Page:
And then came the admission: “He also said that despite the economic recovery under Obama, many Americans were still reeling when Trump came along. ‘A lot of people were left behind,’ Biden said. ‘In areas where people were hard hit, I don’t think we paid enough attention to their plight.’”

This isn’t the first time that Biden’s said something similar, mind you. In fact, back in August 2016, he told The Atlantic that Trump had the ability to talk to working-class voters in a way that Hillary Clinton didn’t.

“I was doing the interview on Morning Joe, and they asked the same question. And I said, ‘Look, the truth is we just haven’t paid enough attention to these people. We haven’t spoken to them.” And everybody went nuts going, ‘Aw Jesus! Hillary is going to think that’s an attack.’

“But I asked my team what did Hillary just say in her speech? She said we’re not paying enough attention — and the phrase I used that really upset them — I said, ‘We’re not showing them enough respect.’ And she also said we’re not showing enough respect.

“The truth is, we are not showing enough respect. There is a new breed of Democrat that is represented by our administration, in my view, and the smart guys, the guys and gals who are Harvard, Yale, Penn graduates; the very, very well-informed, well-educated, elites of the party.

“They are the new version, if they don’t watch it, of the limousine liberals when I was coming up in the ’60s. Because at its core there’s a disconnect with some really, really, really smart, good, decent people who are with us and part of the larger Democratic younger elite, the millennial elite who don’t understand the middle class anymore.”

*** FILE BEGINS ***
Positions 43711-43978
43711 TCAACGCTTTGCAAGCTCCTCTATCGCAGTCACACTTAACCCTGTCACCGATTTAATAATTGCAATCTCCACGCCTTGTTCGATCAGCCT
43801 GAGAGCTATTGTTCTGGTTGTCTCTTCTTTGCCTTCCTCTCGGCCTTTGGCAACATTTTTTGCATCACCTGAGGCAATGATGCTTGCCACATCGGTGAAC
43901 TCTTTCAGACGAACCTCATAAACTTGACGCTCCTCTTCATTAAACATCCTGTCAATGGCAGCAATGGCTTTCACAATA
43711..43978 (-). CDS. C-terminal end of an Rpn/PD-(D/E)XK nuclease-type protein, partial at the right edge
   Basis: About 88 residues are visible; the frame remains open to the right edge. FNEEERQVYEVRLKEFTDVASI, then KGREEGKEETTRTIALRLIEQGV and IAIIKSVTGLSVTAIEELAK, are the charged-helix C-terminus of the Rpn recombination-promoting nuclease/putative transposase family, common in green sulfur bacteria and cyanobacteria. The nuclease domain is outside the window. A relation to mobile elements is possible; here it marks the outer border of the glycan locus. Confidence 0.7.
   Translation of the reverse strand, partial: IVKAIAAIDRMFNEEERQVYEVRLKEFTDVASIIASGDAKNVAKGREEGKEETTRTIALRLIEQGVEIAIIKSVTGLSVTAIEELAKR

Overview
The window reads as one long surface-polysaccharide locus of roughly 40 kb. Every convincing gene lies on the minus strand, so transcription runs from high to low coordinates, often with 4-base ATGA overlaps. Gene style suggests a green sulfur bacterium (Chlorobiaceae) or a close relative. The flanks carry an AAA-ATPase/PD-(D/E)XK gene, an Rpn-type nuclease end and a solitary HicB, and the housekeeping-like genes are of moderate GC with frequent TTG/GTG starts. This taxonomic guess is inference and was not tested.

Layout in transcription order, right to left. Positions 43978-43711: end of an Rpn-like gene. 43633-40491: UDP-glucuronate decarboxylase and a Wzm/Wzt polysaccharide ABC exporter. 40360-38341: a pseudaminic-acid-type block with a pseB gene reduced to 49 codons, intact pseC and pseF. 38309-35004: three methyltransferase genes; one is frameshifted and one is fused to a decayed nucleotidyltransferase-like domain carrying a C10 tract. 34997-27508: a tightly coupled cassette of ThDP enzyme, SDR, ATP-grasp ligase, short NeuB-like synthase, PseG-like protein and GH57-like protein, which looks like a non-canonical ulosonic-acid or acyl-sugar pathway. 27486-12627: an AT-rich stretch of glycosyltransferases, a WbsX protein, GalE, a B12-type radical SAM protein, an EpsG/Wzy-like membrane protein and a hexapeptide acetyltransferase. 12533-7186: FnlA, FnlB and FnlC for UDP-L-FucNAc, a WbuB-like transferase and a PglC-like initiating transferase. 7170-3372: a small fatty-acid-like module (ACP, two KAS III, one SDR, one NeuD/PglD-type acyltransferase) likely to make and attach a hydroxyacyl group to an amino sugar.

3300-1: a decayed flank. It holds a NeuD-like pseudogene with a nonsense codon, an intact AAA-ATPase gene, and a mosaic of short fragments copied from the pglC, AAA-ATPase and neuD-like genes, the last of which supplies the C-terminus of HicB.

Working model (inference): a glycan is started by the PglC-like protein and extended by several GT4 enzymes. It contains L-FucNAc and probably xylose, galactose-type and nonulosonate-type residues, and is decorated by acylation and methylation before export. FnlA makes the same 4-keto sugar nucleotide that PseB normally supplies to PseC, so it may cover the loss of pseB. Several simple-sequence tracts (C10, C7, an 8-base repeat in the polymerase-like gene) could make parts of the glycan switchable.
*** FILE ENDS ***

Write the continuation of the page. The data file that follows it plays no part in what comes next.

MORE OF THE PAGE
This was before the “basket of deplorables” remark, mind you. I guess you could impart a certain prescience to Biden here. Then again, you could also say that he was just stating the obvious.

Biden has made plenty of apologies so far this campaign season. This one’s different than the rest, however, and don’t expect The Times piece to be the end of it.

The 2020 campaign is likely to be fought in states such as Michigan, Ohio, Pennsylvania and Wisconsin — states with significant working-class populations that aren’t necessarily entranced by the identity politics and free-money giveaways that have characterized the Democrat race so far. Biden has oft been touted as the kind of moderate who can speak to these voters, yet the pundits who say this forget the fact that Biden is from the same administration that helped lose these voters in 2016.

Yes, Hillary certainly had something to do with it, given the “basket of deplorables” remark, but people forget that these voters were alienated before they were cast as deplorables. That alienation had to do with the fact that the Obama administration blue-collar workers were being actively ignored — something that Biden seems to concede here.

He’s going to have to concede a lot more if he thinks he’s going to win those voters back, however — particularly given the strength of the Trump economy.

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C. Douglas Golden is a writer who splits his time between the United States and Southeast Asia. Specializing in political commentary and world affairs, he's written for Conservative Tribune and The Western Journal since 2014.
C. Douglas Golden is a writer who splits his time between the United States and Southeast Asia. Specializing in political commentary and world affairs, he's written for Conservative Tribune and The Western Journal since 2014. Aside from politics, he enjoys spending time with his wife, literature (especially British comic novels and modern Japanese lit), indie rock, coffee, Formula One and football (of both American and world varieties).
Birthplace
Morristown, New Jersey
Education
Catholic University of America
Languages Spoken
English, Spanish
Topics of Expertise
American Politics, World Politics, Culture